The adenylate cyclase (AC)-affecting toxins of B. pertussis contribute to disease progression via: (A) PT is endocytosed into a cell and, following intracellular processing by the endoplasmic reticulum, the alpha subunit is released into the cytosol. This subunit ADP-ribosylates the alpha subunit of G proteins, disassociating it from its G protein coupled receptor (GPCR) on the cell surface inhibiting recruitment of immune cells to the site of infection. (B) ACT interacts with cell surface complement receptor (CR3) on macrophages and neutrophils, affecting antigen presentation and recruitment of the downstream adaptive immune response. The AC domain translocates to the cell cytoplasm and is stimulated upon calmodulin binding, leading to increased cAMP levels, inhibiting pro-inflammatory cytokine release and complementing mediated phagocytosis, and interfering with immune cell recruitment. (C) PT released into the bloodstream from cells growing on ciliated epithelial lung cells has been shown to contribute to development of leukocytosis. The mechanism is unclear but several have been proposed including (C1) PT inhibiting migration of lymphocytes across epithelium layers, (C2) PT interfering with GPCR signalling, effecting immune cell recruitment, (C3) PT inhibiting GPCRs required for leukocytes to stick to lymph nodes, interfering with extravasation, and (C4) PT stimulating the expansion of normal naïve immune cells and not proliferation of activated cells. (D) ACT inhibits biofilm formation by interfering with filamentous haemagglutinin–filamentous haemagglutinin (FHA-FHA) interactions between cells. The AC domain of the toxin binds to the mature C-terminal domain (MCD) at the distal tip of the FHA protein, blocking its function in biofilm.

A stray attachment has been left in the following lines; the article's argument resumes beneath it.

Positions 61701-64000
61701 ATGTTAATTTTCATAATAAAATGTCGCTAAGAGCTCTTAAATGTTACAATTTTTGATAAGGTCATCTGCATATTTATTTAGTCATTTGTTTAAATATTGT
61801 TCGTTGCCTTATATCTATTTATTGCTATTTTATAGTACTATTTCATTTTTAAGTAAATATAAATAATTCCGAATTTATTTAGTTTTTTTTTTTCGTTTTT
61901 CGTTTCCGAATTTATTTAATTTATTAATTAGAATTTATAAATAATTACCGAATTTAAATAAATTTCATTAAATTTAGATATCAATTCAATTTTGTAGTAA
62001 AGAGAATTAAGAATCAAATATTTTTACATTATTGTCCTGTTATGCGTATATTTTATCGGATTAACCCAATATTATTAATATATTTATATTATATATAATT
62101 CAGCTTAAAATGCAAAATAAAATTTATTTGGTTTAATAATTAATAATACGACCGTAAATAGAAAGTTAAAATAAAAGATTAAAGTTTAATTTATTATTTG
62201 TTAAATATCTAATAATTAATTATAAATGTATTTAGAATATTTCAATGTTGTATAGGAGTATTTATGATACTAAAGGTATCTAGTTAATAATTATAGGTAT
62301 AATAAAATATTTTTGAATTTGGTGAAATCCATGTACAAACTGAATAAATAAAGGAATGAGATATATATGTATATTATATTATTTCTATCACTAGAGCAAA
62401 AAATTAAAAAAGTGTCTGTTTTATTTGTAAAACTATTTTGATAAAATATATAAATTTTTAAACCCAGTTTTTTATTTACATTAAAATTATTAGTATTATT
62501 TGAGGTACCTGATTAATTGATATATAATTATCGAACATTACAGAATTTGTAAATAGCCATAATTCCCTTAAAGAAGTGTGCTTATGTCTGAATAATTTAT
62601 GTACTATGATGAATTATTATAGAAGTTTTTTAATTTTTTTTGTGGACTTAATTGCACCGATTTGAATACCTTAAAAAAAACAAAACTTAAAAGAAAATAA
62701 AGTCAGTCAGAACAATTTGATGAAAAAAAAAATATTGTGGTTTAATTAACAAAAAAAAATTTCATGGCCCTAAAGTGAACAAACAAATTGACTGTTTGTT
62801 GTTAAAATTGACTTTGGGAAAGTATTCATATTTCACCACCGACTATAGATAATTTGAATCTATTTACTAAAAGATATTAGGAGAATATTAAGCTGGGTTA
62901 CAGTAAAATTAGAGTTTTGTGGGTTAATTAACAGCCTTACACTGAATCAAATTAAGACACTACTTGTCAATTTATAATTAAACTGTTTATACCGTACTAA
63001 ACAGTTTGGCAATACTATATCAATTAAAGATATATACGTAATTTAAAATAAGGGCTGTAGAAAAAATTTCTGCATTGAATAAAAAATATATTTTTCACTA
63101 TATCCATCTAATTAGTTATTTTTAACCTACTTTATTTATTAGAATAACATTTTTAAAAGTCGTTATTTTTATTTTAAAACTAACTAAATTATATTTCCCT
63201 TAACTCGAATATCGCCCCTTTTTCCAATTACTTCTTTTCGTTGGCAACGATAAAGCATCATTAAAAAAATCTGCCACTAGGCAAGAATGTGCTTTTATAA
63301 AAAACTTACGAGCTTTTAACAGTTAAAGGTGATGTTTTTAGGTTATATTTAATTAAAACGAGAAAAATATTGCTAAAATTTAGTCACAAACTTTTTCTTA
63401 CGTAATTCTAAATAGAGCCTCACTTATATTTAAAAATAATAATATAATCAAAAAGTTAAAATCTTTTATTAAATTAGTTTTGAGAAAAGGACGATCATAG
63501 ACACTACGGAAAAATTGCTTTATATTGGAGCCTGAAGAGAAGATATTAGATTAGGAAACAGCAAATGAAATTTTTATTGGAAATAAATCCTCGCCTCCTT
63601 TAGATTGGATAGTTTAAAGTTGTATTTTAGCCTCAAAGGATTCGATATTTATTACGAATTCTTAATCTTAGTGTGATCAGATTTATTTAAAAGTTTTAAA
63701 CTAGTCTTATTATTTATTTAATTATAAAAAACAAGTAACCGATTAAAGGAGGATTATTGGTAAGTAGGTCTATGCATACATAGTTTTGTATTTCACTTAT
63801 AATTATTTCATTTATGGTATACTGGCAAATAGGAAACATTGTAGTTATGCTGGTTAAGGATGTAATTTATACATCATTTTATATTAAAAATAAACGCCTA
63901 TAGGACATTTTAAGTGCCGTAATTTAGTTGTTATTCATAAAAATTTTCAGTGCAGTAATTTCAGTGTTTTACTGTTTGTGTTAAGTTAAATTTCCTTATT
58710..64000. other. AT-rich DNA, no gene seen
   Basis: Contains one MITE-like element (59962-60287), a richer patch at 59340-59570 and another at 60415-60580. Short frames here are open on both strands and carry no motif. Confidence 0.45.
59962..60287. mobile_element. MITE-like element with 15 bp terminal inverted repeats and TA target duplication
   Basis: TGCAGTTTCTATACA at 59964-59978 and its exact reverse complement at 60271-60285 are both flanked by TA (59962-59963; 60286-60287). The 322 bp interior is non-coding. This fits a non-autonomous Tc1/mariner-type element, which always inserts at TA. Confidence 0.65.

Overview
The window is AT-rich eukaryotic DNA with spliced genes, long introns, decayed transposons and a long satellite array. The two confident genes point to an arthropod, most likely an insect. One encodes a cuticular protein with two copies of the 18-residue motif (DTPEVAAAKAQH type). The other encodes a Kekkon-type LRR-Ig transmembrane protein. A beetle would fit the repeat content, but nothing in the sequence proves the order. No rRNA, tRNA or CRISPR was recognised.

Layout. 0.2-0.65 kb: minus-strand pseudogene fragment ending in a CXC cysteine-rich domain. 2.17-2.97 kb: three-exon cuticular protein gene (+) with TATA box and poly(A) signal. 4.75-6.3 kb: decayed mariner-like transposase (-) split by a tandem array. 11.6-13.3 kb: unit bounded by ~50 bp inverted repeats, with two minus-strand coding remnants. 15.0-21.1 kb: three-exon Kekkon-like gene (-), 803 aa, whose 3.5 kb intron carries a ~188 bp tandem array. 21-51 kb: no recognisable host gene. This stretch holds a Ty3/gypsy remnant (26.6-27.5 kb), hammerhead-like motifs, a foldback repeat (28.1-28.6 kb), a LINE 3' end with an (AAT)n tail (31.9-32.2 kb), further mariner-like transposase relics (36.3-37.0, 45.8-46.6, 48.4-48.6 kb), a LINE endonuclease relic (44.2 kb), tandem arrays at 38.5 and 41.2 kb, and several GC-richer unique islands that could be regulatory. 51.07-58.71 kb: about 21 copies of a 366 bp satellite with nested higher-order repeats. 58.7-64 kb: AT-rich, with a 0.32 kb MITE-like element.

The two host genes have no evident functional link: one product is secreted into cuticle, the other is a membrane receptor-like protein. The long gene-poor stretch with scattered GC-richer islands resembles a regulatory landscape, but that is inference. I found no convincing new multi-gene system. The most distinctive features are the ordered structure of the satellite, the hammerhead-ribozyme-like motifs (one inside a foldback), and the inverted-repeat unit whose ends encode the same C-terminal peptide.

For ACT, the resulting rapid increase in cellular cAMP as a result of its AC activity inhibits a number of antibacterial activities, including phagocytosis of the bacteria, induction of the oxidative burst in neutrophils, and inhibition of reactive oxygen species production [1721]. The inhibition of these activities suppresses innate immunity control of B. pertussis during early infection [22,23]. Furthermore, it is thought that targeting of complement receptor (CR3)-expressing dendritic cells affects antigen processing by these cells and, in doing so, affects the ensuing adaptive immune response to infection [24]. Thus, ACT has key defensive activities during infection. Interestingly, however, ACT has also recently been shown to affect the ability of B. pertussis to form biofilms [25]. While primarily studied in vitro, it is hypothesised that B. pertussis biofilms are important for growth and persistence in the nasopharynx during infection. The key adhesin, filamentous haemagglutinin (FHA), is heavily involved in B. pertussis biofilm formation and development [26]. Interestingly, the AC domain of ACT can bind to FHA and, in doing so, inhibit biofilm formation. Binding is through the catalytic domain of AC but is independent of catalytic function. Exogenous AC can also disrupt preformed biofilms [25]. Expression of FHA and AC is regulated by the activity of the Bordetella virulence gene (Bvg) 2-component system [27,28]. Differential expression of FHA and AC could alter the balance between biofilm formation, nonbiofilm growth, and possibly dispersal of B. pertussis from established biofilms. Thus, AC could have an important role in regulating the mode of growth of B. pertussis during infection, in addition to its multiple roles in modifying host responses (summarised in Fig 1).